AHMEDABAD: In a bid to get rid of rote learning, the state education department will introduce 'Learning-based education', which will engage children in projects on various topics in different subjects. This will be introduced on a pilot basis in 60 schools across the state from next academic year. To begin with, project-based learning will be introduced from class IX.

Senior officials of the department said principals of these schools are currently being trained by educationists from the National Council for Education Research and Training (NCERT). They are being told about the various subjects that can be taught through such project-based system, about the mediums that can be used to gather information on various aspects of the given subject, and how to inspire and prepare students for the projects.

Project-based learning is being introduced for the first time in the schools affiliated with the Gujarat Secondary and Higher Secondary Education Board (GSHSEB). Officials said that this system is being introduced to ensure that students in the state board schools do not lag behind those studying in schools affiliated with other boards like CBSE and ICSE that have, since long, supplemented learning through blackboard with projects.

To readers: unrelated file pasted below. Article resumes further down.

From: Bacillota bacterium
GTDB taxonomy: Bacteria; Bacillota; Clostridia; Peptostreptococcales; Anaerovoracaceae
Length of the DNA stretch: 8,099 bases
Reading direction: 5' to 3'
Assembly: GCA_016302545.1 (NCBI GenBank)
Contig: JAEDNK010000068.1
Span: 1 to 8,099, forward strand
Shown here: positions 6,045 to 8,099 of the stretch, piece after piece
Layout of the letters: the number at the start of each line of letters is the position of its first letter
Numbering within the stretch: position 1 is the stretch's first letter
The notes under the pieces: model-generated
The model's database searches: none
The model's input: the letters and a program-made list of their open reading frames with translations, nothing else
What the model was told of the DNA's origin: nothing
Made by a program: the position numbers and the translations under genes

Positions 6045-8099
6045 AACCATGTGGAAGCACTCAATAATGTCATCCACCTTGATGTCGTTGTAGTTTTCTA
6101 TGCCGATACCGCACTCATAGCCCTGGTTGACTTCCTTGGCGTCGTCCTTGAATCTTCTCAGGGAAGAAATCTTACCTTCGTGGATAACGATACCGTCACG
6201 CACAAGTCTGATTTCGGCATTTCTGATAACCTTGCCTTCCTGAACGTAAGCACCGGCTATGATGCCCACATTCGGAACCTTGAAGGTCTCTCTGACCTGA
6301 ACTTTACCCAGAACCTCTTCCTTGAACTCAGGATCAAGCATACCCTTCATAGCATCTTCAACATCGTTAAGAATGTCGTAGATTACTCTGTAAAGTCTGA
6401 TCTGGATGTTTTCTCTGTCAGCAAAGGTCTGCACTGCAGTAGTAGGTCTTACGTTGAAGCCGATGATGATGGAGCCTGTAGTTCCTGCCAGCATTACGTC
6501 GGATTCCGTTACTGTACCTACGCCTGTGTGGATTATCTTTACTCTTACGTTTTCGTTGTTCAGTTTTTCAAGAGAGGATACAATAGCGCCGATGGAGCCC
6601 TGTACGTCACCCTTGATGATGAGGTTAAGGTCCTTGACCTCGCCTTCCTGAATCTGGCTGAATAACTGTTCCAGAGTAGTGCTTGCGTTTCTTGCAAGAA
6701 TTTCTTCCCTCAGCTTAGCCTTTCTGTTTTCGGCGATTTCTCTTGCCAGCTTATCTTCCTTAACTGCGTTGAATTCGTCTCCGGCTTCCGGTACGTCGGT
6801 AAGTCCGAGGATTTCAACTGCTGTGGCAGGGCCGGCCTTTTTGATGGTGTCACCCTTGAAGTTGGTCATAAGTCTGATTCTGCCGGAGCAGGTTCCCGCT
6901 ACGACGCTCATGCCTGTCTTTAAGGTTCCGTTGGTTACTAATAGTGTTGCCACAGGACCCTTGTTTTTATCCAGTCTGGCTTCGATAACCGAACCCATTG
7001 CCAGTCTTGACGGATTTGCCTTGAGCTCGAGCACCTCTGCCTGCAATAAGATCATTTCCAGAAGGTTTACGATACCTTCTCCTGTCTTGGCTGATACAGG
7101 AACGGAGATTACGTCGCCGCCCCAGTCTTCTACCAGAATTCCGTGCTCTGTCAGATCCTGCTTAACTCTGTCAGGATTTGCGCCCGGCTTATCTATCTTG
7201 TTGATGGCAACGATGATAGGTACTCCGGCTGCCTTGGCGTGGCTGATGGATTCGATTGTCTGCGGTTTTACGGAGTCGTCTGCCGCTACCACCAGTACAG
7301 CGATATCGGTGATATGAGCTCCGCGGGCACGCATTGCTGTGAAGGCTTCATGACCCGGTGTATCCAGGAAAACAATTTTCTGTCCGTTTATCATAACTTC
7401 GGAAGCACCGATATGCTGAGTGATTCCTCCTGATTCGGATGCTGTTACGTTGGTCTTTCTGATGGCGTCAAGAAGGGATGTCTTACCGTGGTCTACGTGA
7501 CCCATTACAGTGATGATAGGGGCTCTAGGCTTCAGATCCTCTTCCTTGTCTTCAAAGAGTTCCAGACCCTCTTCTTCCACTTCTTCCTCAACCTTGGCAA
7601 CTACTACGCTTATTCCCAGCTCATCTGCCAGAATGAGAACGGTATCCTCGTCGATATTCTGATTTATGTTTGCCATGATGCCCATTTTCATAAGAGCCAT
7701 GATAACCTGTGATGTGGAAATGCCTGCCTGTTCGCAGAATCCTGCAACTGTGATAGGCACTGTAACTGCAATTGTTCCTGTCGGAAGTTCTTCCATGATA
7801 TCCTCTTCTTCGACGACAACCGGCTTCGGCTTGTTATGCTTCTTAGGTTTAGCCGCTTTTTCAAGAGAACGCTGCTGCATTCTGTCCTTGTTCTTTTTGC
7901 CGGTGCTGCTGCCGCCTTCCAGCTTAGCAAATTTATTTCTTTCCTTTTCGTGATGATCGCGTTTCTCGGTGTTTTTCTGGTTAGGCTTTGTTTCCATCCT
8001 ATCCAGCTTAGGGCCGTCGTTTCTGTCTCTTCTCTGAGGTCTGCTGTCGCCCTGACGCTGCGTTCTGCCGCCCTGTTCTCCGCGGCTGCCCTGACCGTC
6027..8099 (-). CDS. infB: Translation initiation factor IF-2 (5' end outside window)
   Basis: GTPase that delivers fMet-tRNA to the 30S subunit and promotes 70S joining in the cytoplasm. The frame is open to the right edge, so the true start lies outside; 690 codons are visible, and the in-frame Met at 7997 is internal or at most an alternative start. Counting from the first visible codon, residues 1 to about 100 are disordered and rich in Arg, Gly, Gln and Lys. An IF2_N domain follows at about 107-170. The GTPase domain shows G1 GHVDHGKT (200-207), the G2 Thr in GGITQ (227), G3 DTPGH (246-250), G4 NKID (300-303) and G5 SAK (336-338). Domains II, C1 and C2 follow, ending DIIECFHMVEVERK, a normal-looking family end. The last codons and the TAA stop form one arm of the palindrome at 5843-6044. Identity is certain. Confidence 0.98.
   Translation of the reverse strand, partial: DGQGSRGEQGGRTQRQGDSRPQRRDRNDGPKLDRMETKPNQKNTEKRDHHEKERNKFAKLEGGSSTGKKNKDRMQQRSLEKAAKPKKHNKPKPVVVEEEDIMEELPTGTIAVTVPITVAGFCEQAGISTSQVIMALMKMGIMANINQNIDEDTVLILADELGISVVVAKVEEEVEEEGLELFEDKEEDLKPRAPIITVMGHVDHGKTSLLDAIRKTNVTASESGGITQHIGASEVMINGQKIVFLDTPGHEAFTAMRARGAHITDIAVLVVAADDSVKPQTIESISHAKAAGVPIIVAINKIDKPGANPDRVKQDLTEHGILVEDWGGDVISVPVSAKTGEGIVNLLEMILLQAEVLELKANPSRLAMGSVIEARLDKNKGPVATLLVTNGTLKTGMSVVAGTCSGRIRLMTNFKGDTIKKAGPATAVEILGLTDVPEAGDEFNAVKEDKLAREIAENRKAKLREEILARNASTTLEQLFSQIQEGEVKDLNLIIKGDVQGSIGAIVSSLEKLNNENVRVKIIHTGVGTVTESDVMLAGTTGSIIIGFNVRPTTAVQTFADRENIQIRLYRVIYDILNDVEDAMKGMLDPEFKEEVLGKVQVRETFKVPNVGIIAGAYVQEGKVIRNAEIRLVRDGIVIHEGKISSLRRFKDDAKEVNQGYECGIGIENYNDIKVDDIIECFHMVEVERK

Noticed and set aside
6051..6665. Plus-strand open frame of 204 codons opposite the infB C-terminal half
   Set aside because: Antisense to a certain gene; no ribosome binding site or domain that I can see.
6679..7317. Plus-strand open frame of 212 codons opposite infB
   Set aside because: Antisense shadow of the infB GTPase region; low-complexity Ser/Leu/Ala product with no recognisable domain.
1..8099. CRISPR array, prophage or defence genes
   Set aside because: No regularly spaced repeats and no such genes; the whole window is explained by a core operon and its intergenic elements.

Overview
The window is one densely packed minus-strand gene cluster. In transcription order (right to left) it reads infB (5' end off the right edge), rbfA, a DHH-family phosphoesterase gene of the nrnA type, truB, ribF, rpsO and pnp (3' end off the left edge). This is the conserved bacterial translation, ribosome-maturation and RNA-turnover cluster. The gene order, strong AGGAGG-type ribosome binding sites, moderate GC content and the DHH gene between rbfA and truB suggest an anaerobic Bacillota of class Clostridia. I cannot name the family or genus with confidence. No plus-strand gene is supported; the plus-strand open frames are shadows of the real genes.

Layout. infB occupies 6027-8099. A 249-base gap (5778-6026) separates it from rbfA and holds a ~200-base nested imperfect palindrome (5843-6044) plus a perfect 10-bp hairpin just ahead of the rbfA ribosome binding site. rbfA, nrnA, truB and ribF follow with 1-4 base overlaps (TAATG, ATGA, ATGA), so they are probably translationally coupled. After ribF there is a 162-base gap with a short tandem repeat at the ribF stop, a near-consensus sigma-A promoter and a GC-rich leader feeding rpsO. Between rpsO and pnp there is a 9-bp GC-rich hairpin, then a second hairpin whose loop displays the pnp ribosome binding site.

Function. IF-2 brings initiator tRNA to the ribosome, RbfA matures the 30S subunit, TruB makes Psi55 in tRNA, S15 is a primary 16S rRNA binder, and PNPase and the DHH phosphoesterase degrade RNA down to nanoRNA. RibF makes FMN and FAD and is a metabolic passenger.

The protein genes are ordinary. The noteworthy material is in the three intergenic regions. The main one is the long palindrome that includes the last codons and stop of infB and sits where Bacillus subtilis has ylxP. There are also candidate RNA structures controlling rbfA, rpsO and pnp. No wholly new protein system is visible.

Officials also said that project-based learning would encourage students to conduct a thorough research on the topic by using different mediums like books and internet. This in turn will give them an in-depth knowledge about the subject.

After principals, teachers of these schools will also be trained to help the students understand and implement the project-based learning system. Once introduced, the project will be evaluated and changes made before it is successfully implemented in all the other GSHSEB schools, the officials added.